A roasting April and cool, wet May are yielding a hiker’s bonanza: a profusion of wildflowers and dazzling diversity of native plants just in time for the kickoff of the outdoor recreation season this holiday weekend.

Share story

TEANAWAY, Kittitas County —

A roasting April and cool, wet May are yielding a hiker’s bonanza: a profusion of wildflowers and dazzling diversity of native plants just in time for the kickoff of the outdoor recreation season this holiday weekend.

“I’ve never seen so many flowers,” said Tom Hinckley, leading his students from the University of Washington on a botanizing hike on the North Fork of the Teanaway River Thursday.

Hinckley, professor emeritus in the School of Environmental and Forest Sciences, said he has taught his Spring Comes to the Cascades class for some nine years now. And never has he seen so little snow in the high country here, and such a diversity of plants this early in the season.

Most Read Stories

Sale! Get 90% off digital access.

The combination of early warmth and sun followed by a long, slow moist chill means the emergence of plants was compressed this year, with many species that usually come forth in an adagio staging rushing out of the ground at once. Then, because temperatures cooled, the flowers are still fine, and a startling combination of plants not usually in bloom together are a symphony of color.

The trillium is still fresh, even as the sunny yellow discs of the aster family are starting to open, in bright stands of mule’s ears and arnica. The orange paint brush is already aglow, while the deep purple pools of lupine are still buzzing with bees.

The other surprise is the variety of plants already up and well-developed to enjoy.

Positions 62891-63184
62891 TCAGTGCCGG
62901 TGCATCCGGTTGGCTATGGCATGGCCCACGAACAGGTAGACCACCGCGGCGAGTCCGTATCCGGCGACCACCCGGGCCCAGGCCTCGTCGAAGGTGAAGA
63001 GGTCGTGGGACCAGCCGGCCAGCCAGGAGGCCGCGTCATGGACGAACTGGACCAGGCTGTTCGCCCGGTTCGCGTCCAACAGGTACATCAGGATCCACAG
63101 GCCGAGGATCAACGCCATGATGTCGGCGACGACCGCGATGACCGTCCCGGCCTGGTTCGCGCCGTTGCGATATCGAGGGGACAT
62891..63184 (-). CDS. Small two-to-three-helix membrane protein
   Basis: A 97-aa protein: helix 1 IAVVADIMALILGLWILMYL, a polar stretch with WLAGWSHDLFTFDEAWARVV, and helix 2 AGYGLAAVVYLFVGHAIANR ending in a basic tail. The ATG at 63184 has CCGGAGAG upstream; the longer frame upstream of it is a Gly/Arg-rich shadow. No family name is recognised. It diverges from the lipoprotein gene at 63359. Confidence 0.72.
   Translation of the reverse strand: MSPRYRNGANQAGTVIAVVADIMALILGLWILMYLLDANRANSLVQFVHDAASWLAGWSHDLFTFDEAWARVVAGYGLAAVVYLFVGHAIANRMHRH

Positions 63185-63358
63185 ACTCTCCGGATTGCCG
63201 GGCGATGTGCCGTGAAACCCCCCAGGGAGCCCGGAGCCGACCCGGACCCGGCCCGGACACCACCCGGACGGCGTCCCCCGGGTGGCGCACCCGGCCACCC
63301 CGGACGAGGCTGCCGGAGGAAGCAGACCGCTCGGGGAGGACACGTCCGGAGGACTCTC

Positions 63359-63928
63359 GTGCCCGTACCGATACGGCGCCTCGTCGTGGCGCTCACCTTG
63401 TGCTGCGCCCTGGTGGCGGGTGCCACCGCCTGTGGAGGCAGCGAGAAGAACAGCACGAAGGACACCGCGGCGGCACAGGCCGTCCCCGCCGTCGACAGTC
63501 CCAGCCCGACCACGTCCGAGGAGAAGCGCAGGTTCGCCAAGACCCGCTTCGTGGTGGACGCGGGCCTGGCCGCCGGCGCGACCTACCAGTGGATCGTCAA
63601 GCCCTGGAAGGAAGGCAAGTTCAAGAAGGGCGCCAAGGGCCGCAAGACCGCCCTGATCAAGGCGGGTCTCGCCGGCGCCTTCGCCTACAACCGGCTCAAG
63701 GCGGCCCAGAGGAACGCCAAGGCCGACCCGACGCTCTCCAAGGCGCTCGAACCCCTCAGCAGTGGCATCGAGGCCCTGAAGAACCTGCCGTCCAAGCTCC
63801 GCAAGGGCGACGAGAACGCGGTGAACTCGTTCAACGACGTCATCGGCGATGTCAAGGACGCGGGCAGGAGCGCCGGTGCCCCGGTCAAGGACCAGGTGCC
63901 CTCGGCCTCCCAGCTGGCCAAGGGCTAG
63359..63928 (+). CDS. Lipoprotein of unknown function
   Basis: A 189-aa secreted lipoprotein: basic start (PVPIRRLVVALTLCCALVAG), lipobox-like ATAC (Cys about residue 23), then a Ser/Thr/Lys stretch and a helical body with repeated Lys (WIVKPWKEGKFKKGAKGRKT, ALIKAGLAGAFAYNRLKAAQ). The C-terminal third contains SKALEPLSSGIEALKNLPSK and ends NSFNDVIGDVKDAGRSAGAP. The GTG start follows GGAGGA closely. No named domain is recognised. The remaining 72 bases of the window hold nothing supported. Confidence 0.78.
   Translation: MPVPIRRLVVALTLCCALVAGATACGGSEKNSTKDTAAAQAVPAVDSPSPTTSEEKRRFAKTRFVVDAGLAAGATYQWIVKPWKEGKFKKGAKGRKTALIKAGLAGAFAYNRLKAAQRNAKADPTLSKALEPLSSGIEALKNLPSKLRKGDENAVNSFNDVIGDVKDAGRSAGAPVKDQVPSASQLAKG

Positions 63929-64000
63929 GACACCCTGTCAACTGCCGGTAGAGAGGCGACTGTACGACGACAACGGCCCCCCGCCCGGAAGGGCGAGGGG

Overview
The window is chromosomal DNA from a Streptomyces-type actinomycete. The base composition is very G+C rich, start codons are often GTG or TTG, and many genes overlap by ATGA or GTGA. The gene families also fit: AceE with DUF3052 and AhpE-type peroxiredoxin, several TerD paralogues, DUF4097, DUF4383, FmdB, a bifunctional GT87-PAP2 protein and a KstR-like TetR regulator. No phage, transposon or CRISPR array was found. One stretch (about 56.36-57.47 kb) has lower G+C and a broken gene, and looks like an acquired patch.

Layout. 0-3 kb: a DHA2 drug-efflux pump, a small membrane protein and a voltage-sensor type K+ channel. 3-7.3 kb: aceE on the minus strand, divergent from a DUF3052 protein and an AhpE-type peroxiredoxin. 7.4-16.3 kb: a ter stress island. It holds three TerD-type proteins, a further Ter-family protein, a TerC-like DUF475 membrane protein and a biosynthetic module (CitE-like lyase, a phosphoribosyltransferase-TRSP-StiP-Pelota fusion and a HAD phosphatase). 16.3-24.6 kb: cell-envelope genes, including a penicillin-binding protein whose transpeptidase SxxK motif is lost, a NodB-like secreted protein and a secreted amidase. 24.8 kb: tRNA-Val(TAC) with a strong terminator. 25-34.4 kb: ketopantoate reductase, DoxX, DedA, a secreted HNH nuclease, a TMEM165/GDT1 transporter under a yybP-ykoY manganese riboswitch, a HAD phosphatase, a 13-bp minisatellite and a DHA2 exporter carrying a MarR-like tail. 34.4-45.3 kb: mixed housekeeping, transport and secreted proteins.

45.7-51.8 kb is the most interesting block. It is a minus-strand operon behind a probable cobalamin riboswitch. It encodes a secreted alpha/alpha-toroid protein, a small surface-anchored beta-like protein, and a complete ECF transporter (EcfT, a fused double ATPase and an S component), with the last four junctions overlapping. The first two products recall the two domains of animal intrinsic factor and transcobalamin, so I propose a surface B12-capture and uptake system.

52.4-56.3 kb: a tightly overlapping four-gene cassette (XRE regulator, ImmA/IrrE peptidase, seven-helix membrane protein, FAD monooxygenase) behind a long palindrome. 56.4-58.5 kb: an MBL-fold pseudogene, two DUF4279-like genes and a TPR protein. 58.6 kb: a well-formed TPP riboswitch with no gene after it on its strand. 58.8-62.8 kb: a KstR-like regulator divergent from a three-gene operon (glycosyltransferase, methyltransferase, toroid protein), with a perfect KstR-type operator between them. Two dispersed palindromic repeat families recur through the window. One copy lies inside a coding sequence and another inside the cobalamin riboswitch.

“Usually this is still under snow,” Hinckley said, striding up the trail through hip-high bracken fern, its little green fists just starting to open.

The iron-gray skies that have been locked over Seattle of late also seemed a distant memory over here. Warm sun lit the shining white flowers of serviceberry. A western larch, adorned with a new gown of green needles, was stately against a bright blue sky. The deciduous conifer usually is not in new needles this early in the season, Hinckley remarked. But there it was, robed in soft new green.

But this is no ordinary year: “Usually there are two things here to see, and everything else is under the snow,” Hinckley said at a spot by the river.

But on this trip, so many plants were already up and maturing: Rose, Oregon grape, vanilla leaf and wild strawberries, thimbleberry, redosier dogwood and Oregon boxwood were all resplendent.

“The diversity is just overwhelming,” Hinckley said.

Along the trail, there was even a rare find: a fairy slipper orchid, with delicate purple and pink face.

Students snacked on the vitamin C-rich, crispy new tips of the Engelmann spruce, bright green at the end of the somber branches.

The forest was a feast of fragrances, from the medicinal tang of arnica crushed underfoot to the sweet pine scent of white pine needles heating in the sun, and hint of vanilla from ponderosa pine bark.

Trillium lit the trail in white, pink and maroon. Theirs is a special beauty; it takes a trillium seven years to sprout its first flower. And while theirs is only a spring season pleasure, a single trillium bulb can grace the same spot with bloom for a century.

It is that combination of the reliable, yet ever-changing delight that makes the spring wildflower season so rewarding; each year’s assemblage is a little different, as the weather stages the show.

Hinckley said he’s had years when there was so much snow in the Teanaway he couldn’t get down the road to the trail. Another year, it was so hot, two students got heat stroke. This year will be the one to remember for the bonanza of bloom and plant diversity.

“Some people love to see the azaleas at the Arboretum,” Hinckley said. The beauty of wildflowers is more subtle, but no less beguiling. “This,” Hinckley said, “is a different kind of spectacular.”